Statistical dependence of auroral ionospheric currents on solar wind and geomagnetic parameters from 5 years of CHAMP satellite data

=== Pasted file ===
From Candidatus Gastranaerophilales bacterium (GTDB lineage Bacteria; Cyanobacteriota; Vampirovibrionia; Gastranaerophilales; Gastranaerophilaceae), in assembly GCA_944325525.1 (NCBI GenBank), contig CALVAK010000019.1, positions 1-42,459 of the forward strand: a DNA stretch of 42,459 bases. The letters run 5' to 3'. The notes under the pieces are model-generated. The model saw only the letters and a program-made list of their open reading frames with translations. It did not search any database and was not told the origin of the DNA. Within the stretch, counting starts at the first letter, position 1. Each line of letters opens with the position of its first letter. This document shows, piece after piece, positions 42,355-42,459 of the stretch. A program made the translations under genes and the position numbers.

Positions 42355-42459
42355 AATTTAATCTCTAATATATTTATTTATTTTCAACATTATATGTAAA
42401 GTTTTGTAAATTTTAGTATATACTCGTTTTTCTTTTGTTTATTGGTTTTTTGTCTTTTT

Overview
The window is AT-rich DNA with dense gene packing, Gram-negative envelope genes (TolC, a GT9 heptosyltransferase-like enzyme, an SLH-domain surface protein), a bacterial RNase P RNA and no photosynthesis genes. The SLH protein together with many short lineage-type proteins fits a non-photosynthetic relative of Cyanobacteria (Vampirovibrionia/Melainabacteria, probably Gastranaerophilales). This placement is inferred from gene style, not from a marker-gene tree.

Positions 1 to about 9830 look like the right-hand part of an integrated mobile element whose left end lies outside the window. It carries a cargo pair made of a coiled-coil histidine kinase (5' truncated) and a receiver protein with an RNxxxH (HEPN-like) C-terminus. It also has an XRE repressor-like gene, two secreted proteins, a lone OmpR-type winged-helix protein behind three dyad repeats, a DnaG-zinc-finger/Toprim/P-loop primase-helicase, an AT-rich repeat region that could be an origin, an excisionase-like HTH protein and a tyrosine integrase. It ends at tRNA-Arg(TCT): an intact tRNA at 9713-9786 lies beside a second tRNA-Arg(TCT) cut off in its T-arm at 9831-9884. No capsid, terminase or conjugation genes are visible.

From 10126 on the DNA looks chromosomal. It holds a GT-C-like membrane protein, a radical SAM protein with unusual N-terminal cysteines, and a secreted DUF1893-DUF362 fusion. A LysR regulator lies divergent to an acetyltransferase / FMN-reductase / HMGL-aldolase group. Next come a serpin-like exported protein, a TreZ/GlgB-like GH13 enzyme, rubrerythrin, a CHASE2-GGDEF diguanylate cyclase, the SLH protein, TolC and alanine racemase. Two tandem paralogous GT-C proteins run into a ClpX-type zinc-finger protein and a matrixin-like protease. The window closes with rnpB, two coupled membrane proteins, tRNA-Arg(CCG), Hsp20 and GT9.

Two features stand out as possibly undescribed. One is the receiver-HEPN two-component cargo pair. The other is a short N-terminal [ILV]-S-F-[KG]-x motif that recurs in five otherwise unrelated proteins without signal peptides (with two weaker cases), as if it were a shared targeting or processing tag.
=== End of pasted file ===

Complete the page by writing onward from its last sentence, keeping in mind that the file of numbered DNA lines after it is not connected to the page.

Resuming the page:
Abstract. The effects of the solar wind dynamic pressure (P), the z component of the solar wind magnetic field (Bz), the merging electric field (Em), season and the Kp index on R1 and R2 field-aligned currents are studied statistically using magnetic field data from the CHAMP satellite during 2001–2005. The ionospheric and field-aligned currents are determined from the magnetic field data by the recently developed 1-D Spherical Elementary Current System (SECS) method. During southward IMF, increasing |Bz| is observed to clearly increase the total field-aligned current, while during northward IMF, the amount of field-aligned current remains fairly constant regardless of |Bz|. The dependence of the field-aligned current on Bz is given by |Ir[MA]|=0.054·Bz[nT]2−0.34·Bz[nT]+2.4. With increasing P, the intensity of the field-aligned current is also found to increase according to |Ir[MA]|=0.62·P[nPa]+1.6, and the auroral oval is observed to move equatorward. Increasing Em produces similar behaviour, described by |Ir[MA]|=1.41·Em[mV/m]+1.4. While the absolute intensity of the ionospheric current is stronger during negative than during positive Bz, the relative change in the intensity of the currents produced by a more intense solar wind dynamic pressure is observed to be approximately the same regardless of the Bz direction. Increasing Kp from 0 to ≥5 widens the auroral oval and moves it equatorward from between 66°–74° AACGM latitude to 59°–71° latitude. The total field aligned current as a function of Kp is given by |Ir[MA]|=1.1·Kp+0.6. In agreement with previous studies, total field-aligned current in the summer is found to be 1.4 times stronger than in the winter.